From: Robert Schneider (email@example.com)
Date: Mon Dec 30 2002 - 16:56:23 EST
Dear colleagues, the exchange between Jon Clarke and me below was intended
for the whole group. Although Jon wrote "oh well, never mind," I'll take it
that he would be happy for the list to read and comment on our exchange.
Please scroll down to the last note and read up. Perhaps others would like
Jon, I entirely agree with the sentiments you offered in your latest
----- Original Message -----
From: "jdac" <firstname.lastname@example.org>
To: "Robert Schneider" <email@example.com>
Sent: Monday, December 30, 2002 4:39 PM
Subject: Re: Does the Bible teach a flat earth?
> Hi Robert
> I had intended this for the whole group, oh well, never mind.
> I think the community interpretation is a very important aspect. The
> must be open the Holy Spirit's insight given to all members of that
> while recongising the special knowledge and abilities of some. The
> itself must also be open to the possibility that the community and its
> interpretive tradition may be wrong and take correct from individuals with
> insights. Individuals will also have to be aware that their own ideas
> subject to peer review. Humility on both levels.
> Robert Schneider wrote:
> > Hi Jon,
> > Thanks for raising this question. It's a rather complex one, but
> > start a conversation with a few thoughts that immediately come to mind.
> > First, I wonder if one should make a distinction between the "plain
> > and the "plain sense." They are not exactly the same. The term "plain
> > sense" was used, I believe, in medieval exegesis to denote the literal
> > historical sense, which yielded to a reading of the text. In addition
> > was the various "spiritual senses" (allegorical, moral, mystical). The
> > meaning of a text was deemed to be multivalent, and the various
> > senses usually were presented to scholars through commentaries and to
> > ordinary faithful through sermons--the latter a necessity for a
> > in which only a very few could read.
> > With the Reformation the Bible could be opened to a wider group of
> > believers because now the ability to read was becoming widespread.
> > the rush to produce translations in vernaculars. The language of the
> > vernacular version was the result of careful thought among the Reformer
> > translators such as Luther and Tyndale; the latter, as you probably
> > wanted to produce a faithful version that "could be read by any
> > The notion that understanding of the text was available to any believer
> > mainly possible because so many more could now read. Christianity had a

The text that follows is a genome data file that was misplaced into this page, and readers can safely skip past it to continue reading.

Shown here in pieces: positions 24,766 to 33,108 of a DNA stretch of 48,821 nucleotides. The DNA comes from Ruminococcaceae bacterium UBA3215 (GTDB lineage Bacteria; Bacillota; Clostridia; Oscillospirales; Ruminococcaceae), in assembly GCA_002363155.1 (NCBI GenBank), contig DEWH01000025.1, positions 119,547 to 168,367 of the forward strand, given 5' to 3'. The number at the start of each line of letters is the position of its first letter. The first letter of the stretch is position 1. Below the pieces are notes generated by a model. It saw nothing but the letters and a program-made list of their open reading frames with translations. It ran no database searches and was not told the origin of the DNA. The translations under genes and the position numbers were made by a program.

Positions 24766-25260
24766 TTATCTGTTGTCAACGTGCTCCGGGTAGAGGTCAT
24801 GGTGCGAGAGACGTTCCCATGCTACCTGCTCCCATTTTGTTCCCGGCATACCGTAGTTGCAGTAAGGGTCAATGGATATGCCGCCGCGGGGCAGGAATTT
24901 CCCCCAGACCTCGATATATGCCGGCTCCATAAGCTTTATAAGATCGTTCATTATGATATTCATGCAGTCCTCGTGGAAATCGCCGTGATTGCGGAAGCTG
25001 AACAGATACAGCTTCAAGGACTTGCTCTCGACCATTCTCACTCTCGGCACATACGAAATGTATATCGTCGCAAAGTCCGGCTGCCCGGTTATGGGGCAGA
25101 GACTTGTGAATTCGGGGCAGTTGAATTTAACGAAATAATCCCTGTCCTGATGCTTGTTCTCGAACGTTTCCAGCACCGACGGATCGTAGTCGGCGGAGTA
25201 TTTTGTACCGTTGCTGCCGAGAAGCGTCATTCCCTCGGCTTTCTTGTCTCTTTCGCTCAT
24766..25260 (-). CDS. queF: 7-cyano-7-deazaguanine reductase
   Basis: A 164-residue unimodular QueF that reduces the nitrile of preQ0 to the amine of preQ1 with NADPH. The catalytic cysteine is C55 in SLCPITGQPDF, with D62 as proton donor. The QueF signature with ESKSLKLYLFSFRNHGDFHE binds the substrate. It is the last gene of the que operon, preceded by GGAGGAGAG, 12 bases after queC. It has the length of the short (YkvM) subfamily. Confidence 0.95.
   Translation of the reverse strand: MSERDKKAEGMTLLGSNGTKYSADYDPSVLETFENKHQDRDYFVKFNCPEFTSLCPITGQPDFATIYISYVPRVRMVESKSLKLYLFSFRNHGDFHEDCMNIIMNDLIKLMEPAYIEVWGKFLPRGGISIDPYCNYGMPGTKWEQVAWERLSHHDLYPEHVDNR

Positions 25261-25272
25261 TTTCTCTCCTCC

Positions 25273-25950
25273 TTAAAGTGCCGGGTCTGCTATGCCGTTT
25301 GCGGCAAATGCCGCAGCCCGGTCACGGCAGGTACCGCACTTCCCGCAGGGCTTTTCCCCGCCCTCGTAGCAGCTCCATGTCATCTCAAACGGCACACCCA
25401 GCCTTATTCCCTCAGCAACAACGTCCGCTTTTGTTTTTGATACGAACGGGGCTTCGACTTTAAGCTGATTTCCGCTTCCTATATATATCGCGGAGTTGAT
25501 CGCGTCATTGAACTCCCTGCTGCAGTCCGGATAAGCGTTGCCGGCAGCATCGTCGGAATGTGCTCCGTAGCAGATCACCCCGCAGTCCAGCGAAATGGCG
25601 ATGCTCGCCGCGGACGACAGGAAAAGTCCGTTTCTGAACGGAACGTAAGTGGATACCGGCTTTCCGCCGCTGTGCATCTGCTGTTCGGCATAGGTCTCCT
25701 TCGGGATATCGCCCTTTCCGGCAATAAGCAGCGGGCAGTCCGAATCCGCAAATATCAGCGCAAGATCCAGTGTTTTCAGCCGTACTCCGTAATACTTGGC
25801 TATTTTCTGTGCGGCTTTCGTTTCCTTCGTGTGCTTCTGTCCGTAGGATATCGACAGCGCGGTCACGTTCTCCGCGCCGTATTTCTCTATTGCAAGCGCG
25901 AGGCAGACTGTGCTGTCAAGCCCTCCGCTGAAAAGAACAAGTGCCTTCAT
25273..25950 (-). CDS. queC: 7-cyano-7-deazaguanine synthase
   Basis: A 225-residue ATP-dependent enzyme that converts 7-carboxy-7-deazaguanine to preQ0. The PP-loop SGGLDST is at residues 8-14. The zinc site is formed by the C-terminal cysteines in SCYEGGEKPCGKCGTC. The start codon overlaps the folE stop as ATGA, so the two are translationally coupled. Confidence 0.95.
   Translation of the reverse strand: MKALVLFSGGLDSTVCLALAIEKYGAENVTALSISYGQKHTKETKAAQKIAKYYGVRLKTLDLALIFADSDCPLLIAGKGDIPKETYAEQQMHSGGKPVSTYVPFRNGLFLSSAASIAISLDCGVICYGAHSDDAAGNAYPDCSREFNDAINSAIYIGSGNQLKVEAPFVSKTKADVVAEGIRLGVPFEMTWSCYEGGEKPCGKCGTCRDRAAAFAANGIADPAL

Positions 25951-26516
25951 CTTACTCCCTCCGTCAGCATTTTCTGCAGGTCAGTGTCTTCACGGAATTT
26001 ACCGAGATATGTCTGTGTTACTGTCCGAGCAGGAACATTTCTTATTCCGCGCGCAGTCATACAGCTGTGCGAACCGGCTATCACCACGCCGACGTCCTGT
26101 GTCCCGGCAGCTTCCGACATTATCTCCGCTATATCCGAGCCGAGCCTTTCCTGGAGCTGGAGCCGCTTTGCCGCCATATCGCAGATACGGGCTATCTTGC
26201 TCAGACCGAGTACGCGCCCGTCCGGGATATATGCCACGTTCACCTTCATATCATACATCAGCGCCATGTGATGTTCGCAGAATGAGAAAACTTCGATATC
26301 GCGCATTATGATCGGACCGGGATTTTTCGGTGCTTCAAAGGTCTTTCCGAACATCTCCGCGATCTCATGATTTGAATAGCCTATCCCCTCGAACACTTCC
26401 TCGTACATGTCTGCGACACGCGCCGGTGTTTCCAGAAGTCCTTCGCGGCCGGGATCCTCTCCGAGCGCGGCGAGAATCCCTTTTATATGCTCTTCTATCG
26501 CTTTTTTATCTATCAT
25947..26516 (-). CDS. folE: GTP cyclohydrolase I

> > literate population now that could see and now merely hear the words of
> > Scripture, which means that they could linger with them.
> > I doubt I've said anything new to you, but I wanted to lay this out
> > address the problem: how to avoid an inappropriate literalism while
> > preserving an important principle. Perhaps one solution lays in the
> > Calvinist tradition that the locus of interpretation of Scripture is in
> > congregation and not simply in the individual believer. While each
> > may gain his or her inspired insights and rational/ intellectual
> > interpretations of the Bible, it is the congregation in conversation
> > the text that stands a better chance of drawing meanings from a variety
> > perspectives. It's the principle that stands behind any Bible study
> > in which there is an openness to different hermeneutical approaches.
> > problem arises when only one hermeneutic is allowed into the
> > or even considered.
> > In addition, as you know well, the Reformation did not put an end to
> > biblical scholarship by the learned, and they ought to play an important
> > role in the process I just described. The ideal Bible study is one I
> > participated in for 2 years before retiring from Berea College: a
> > faculty-staff group that went through Mark pericope by pericope, led by
> > Markan scholar. He and I could read the text in Greek, some of the
> > were not at all trained in biblical studies; yet everyone contributed
> > understandings. The result was that we all were enriched by the
> > contributions of everyone and came to experience agape in action.
> > These are my preliminary thoughts. I don't think they solve the
> > they address. I'd be interested in your comments.
> > Bob
> > PS: one final thought. Even among literalists allegory is alive and
> > as I have noted from sermons by fundamentalist TV evangelists and
> > interpretations of biblical texts by students. A good example of the
> > is a student who told me that after pondering the parable of the Good
> > Samaritan he thought it was about Christ (the Samaritan) coming to
> > us from our sins. His interpretation was a good example of how we might
> > take a story out of context and miss its literal meaning, while coming
> > with an interpretation that might be fruitful in personal devotions.
> > ----- Original Message -----
> > From: "jdac" <firstname.lastname@example.org>
> > To: "Robert Schneider" <email@example.com>
> > Sent: Monday, December 30, 2002 6:47 AM
> > Subject: Re: Does the Bible teach a flat earth?
> > > Hi Rob
> > >
> > > If I may pick up on one particular point you made in addition to some
> > helpful
> > > insights into the nature of poetic genre.
> > >
> > > You wrote:
> > >
> > > > I believe it was Northrup Frye who noted that for the early
> > > > community up to the reformation, the Bible was a metaphorical
> > >
> > > Given the post reformation theme that the plain meaning of Scripture
> > evident
> > > to the unlearned this implies a possible major flaw in the whole
> > Reformation
> > > approach to Scripture. The flaw being the danger of in appropriate
> > literalism.
> > > If so, how do we avoid this flaw and and still keep the experientially
> > valuable
> > > reformation approach where scripture was open to all, not just an
> > >
> > > Jon
> > >
> > >
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